And I feel really shitty because a good friend confronted me today. She’s been my biggest cheerleader on this breastfeeding path and I shared with her that Mr Perfection was beating me up emotionally and putting so much judgement on me.
You’d have seen more weight gain if you’d have done more. If you’d sat up to feed Jenson in the night and made him take more milk in. If you’d expressed every day. If you’d eaten oats that morning instead of the toast you wanted for taste and convenience. If you hadn’t forgotten to take your supplements three times during the three weeks.
My friend told me that I was such a good mother but her words were meaningless if I was going to measure myself against the unrealistic bar of perfection.
She was spot on.
And it made me think about why I beat myself up with perfection so often. Why is that my continual go-to? It makes me fucking mad.
Because I know that I did my bloody best on all those occasions. I did my best in the dead of night when I was feeding my little boy, despite him not having every single last drop of milk out of me. I did my best to express when I could and when I didn’t, it was because Jenson’s immediate needs (as he was crying) were more pressing than the time it takes to set my silly expressing machines up. I did my best to eat porridge 95% of the time. I did my best to take my supplements the 68 other times.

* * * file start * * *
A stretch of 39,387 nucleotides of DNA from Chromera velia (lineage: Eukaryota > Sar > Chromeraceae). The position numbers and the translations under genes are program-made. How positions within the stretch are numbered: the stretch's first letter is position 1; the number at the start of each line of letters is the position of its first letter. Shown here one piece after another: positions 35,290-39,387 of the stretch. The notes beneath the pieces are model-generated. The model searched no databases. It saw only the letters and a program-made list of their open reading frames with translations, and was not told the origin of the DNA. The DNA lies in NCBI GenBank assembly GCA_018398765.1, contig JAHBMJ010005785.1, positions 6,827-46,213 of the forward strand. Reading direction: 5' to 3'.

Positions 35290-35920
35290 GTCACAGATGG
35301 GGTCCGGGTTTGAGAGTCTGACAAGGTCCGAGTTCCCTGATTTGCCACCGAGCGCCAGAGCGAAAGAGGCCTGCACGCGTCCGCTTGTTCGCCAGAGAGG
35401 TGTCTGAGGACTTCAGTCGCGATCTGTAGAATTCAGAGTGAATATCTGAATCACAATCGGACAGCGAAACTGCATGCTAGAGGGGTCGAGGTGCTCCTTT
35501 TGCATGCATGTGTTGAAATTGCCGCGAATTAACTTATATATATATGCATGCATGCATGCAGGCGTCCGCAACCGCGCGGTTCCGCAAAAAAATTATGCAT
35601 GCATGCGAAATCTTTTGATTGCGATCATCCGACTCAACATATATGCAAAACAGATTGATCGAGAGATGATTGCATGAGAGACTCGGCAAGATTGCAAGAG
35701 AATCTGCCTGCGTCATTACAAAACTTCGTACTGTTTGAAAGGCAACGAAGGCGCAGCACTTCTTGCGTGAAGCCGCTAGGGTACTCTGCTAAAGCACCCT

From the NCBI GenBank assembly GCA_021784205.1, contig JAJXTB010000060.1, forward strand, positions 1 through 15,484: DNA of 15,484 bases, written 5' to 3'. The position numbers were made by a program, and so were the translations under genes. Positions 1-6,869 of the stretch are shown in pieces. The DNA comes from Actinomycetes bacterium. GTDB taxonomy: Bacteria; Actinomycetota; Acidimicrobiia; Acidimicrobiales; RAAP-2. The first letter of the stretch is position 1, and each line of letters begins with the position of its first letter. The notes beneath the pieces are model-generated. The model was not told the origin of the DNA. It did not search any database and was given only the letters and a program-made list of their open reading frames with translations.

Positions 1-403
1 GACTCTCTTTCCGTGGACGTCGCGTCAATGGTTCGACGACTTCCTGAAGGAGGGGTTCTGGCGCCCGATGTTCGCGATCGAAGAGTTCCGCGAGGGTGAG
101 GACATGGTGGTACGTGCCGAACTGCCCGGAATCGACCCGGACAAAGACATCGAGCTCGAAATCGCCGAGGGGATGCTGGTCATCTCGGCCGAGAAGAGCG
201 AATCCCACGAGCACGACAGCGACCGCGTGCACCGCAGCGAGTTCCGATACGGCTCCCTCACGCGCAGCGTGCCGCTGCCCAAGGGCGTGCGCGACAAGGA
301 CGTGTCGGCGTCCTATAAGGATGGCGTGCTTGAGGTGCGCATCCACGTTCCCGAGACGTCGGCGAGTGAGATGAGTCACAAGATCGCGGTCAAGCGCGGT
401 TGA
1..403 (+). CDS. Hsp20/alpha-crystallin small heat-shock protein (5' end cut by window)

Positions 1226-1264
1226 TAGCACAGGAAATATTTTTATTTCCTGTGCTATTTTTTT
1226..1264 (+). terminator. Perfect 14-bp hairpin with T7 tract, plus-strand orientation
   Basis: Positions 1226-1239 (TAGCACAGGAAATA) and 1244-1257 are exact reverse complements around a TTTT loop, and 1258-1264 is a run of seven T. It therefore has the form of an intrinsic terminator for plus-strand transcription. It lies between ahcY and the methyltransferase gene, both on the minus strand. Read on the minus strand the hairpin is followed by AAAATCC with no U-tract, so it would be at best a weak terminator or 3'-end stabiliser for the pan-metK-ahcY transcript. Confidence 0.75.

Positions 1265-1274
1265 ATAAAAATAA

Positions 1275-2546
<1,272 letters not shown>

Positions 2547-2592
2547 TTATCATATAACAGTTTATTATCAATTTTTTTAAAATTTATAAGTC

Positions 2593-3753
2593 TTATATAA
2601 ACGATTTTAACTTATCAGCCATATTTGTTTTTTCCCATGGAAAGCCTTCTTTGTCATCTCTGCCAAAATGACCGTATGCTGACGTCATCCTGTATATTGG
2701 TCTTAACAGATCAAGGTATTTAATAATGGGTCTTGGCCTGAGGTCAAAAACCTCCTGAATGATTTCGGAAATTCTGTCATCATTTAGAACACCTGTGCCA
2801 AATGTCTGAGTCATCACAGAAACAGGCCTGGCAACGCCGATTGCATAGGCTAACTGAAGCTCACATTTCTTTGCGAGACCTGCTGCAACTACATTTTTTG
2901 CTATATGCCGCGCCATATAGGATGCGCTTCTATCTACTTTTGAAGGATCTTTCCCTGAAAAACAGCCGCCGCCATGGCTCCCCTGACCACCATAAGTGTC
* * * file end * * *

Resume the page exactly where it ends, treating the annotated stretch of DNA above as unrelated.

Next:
I did my best.
So when can I fucking put down the perfection standard? For all it’s doing is hurting me.
I did my best and Jenson gained 200g. I did my best and it kept him in the 9th percentile. I did my best and I have a happy, headstrong and chubby-cheeked baby who giggled properly for the first time today.
My best has to be good enough because I want him to know that his best is all I’d ever ask of him.
So there you are. There’s not much more for me to say here. It feels good to get this out in the open. To express how I feel without holding back and to accept that things are what they are and that maybe I need some support to drop the perfectionism. Because I can’t help thinking that life would be a lot better without it.